Thursday, September 5, 2013

When life has you accidentally buy a crap load of lemons..

You make preserved lemons.

I have been scouring my favorite food blogs and cookbooks looking for new, healthy and tasty recipes. While searching I came across a few recipes that use preserved lemons and while I like trying new things, I don't necessarily like to pay big prices for things I can make much cheaper on my own. So when I realized that I had purchased waaaay to many lemons last week (every time I left the house I bought some for no good reason!), I remembered that I wanted to make a few of those dishes that called for preserved lemons and really how hard can it be to make these? Well turns out it's not hard at all, it just takes about 30 days. Which I can totally wait for because one dish will require me to either learn to debone a chicken or beg the butcher to do it for me (I will definitely let you know how that one turns out!).

I looked at several different ways of doing this and ended up keeping it simple and pure, using just salt, lemons and lemon juice. I combined a few of the recipes into what you see below as I couldn't find one that I liked 100%. I can't wait to try these in a month.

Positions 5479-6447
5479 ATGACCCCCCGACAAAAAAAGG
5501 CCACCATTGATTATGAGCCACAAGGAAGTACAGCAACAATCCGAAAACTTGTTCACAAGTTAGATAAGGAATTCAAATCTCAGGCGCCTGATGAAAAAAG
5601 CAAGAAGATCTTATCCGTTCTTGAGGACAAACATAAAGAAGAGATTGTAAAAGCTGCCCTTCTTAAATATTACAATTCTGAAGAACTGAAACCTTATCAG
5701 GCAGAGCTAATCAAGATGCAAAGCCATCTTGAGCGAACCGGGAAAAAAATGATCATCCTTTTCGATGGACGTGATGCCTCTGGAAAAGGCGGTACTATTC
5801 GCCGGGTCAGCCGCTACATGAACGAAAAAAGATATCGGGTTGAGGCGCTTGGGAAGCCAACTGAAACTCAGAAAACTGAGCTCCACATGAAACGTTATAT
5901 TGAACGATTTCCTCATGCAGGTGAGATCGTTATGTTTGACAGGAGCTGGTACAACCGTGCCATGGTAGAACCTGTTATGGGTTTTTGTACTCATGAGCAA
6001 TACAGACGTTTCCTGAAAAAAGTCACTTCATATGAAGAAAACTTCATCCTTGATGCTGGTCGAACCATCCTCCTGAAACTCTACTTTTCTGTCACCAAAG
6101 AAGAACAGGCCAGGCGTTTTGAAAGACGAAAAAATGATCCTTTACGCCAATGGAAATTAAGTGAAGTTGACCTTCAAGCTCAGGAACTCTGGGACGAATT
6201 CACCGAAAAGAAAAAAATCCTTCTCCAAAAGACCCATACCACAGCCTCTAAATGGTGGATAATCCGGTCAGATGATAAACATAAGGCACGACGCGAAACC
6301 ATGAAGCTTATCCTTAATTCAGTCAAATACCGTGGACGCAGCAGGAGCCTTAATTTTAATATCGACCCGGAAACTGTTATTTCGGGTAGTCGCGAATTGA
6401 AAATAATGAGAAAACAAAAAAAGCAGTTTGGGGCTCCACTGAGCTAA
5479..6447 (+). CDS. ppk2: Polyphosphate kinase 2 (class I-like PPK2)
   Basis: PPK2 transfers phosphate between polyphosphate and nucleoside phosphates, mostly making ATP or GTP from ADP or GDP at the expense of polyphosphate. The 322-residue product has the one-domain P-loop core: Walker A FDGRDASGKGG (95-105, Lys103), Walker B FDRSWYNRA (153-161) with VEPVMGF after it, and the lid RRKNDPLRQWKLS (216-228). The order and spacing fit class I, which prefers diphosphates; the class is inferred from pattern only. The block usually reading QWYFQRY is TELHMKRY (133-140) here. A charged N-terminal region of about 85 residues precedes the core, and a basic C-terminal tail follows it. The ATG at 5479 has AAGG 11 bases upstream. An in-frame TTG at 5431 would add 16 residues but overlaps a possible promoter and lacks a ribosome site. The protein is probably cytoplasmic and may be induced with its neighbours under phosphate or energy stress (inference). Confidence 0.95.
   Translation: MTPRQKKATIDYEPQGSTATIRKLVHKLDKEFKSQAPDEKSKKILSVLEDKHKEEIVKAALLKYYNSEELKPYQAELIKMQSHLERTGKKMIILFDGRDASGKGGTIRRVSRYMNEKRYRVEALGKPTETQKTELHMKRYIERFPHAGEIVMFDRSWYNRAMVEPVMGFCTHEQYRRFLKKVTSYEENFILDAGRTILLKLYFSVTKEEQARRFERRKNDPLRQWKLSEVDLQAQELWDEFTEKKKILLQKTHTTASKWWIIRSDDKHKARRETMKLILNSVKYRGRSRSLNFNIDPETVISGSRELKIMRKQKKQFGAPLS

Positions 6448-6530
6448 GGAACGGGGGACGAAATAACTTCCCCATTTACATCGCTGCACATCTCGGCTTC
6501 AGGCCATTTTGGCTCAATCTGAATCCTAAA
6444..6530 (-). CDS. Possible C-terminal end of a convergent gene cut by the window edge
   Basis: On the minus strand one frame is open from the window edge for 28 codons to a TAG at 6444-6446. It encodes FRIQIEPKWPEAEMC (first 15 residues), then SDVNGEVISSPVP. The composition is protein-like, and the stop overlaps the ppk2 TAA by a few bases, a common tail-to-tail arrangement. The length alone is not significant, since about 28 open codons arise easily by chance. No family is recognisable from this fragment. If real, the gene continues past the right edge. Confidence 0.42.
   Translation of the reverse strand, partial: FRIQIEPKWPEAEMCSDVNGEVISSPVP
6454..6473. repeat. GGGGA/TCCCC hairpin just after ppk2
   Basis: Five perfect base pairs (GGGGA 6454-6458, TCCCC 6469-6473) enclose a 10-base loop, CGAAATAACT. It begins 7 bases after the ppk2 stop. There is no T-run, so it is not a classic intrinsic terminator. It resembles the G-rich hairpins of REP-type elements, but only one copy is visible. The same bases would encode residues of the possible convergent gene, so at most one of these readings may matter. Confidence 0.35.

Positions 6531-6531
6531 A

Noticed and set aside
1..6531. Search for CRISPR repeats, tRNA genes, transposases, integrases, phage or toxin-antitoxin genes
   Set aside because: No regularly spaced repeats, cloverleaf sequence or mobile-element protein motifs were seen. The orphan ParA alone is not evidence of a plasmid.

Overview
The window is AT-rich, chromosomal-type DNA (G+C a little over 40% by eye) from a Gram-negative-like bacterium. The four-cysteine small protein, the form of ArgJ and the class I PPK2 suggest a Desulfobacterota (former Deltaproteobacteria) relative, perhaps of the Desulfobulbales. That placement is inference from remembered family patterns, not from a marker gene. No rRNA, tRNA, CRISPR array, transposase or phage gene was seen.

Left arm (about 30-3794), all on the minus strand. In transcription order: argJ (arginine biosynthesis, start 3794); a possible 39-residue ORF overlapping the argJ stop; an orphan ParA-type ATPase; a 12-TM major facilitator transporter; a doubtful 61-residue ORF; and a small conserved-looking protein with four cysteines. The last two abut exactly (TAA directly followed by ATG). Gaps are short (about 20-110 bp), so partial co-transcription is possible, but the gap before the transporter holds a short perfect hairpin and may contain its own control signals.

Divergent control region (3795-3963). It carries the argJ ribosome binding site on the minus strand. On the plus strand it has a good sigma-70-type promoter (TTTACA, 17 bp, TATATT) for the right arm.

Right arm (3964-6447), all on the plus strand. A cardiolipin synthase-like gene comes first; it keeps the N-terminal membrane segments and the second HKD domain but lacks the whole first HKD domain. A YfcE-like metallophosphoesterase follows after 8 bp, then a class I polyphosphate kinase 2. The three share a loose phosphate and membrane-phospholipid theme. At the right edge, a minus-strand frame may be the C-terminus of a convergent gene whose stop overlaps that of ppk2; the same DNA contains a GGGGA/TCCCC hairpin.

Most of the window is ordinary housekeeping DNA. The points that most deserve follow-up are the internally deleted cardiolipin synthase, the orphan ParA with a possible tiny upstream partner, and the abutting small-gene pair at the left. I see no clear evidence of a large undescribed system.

Preserved Lemons - Shannon Style

6-8 lemons for preserving (my lemons were small so I used 8 of them)
1/4 cup sea salt
additional lemons to use for additional juice

Sterile Mason Jar

It goes without saying, but as the preserved lemon rinds are what you use once they are done, make sure that you wash the lemons well, using a fruit and veggie spray if you are a stickler like me.

1.  Sprinkle a tablespoon of salt in the jar to get started. Quarter your lemons starting from the top and stopping within a half inch or so of the bottom so the lemon remains whole. Sprinkle the inside of the lemon generously with salt, reshape and place inside the jar. Continue the process with the remainder of  your lemons being sure to salt between the layers of lemons and making sure to press down on the lemons inside the jar. This not only makes room, but releases the juice to help cover the lemons.

2.  Once all lemons are in the jar add additional fresh lemon juice until the top of your lemons are covered in juice, making sure to leave some air in the jar. (I used about two additional lemons for the juice)

3.  Place the jar in a warm place where they can ripen, making sure to shake the jar each day to keep things working properly, for 30 days.

Once you are ready to use, rinse the lemon under water and if you prefer you can remove and discard the pulp.

Everything I have read says that these are good for up to a year and you can reuse the pickling juice two to three more times if desired. Not sure how I feel about that last bit, but we will see how it all works out.

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